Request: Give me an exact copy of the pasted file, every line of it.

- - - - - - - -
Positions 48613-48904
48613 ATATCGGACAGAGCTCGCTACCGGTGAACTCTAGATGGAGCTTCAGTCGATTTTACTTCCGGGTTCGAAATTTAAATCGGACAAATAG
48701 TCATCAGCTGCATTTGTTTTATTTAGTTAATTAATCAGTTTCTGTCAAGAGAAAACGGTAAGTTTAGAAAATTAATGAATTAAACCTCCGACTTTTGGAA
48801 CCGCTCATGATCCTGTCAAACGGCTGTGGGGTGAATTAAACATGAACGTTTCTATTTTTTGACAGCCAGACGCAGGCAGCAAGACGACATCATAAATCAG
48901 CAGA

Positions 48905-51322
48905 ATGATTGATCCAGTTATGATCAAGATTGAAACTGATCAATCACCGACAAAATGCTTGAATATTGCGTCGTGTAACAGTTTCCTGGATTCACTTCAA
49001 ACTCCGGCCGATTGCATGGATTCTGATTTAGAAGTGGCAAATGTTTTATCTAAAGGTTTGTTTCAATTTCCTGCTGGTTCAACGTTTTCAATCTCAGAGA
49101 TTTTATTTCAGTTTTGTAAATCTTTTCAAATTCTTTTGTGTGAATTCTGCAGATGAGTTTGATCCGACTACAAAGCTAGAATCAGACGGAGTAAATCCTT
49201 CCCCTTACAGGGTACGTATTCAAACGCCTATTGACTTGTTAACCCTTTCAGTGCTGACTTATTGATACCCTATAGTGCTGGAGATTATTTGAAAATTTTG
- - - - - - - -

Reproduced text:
Positions 48613-48904
48613 ATATCGGACAGAGCTCGCTACCGGTGAACTCTAGATGGAGCTTCAGTCGATTTTACTTCCGGGTTCGAAATTTAAATCGGACAAATAG
48701 TCATCAGCTGCATTTGTTTTATTTAGTTAATTAATCAGTTTCTGTCAAGAGAAAACGGTAAGTTTAGAAAATTAATGAATTAAACCTCCGACTTTTGGAA
48801 CCGCTCATGATCCTGTCAAACGGCTGTGGGGTGAATTAAACATGAACGTTTCTATTTTTTGACAGCCAGACGCAGGCAGCAAGACGACATCATAAATCAG
48901 CAGA

Positions 48905-51322
48905 ATGATTGATCCAGTTATGATCAAGATTGAAACTGATCAATCACCGACAAAATGCTTGAATATTGCGTCGTGTAACAGTTTCCTGGATTCACTTCAA
49001 ACTCCGGCCGATTGCATGGATTCTGATTTAGAAGTGGCAAATGTTTTATCTAAAGGTTTGTTTCAATTTCCTGCTGGTTCAACGTTTTCAATCTCAGAGA
49101 TTTTATTTCAGTTTTGTAAATCTTTTCAAATTCTTTTGTGTGAATTCTGCAGATGAGTTTGATCCGACTACAAAGCTAGAATCAGACGGAGTAAATCCTT
49201 CCCCTTACAGGGTACGTATTCAAACGCCTATTGACTTGTTAACCCTTTCAGTGCTGACTTATTGATACCCTATAGTGCTGGAGATTATTTGAAAATTTTG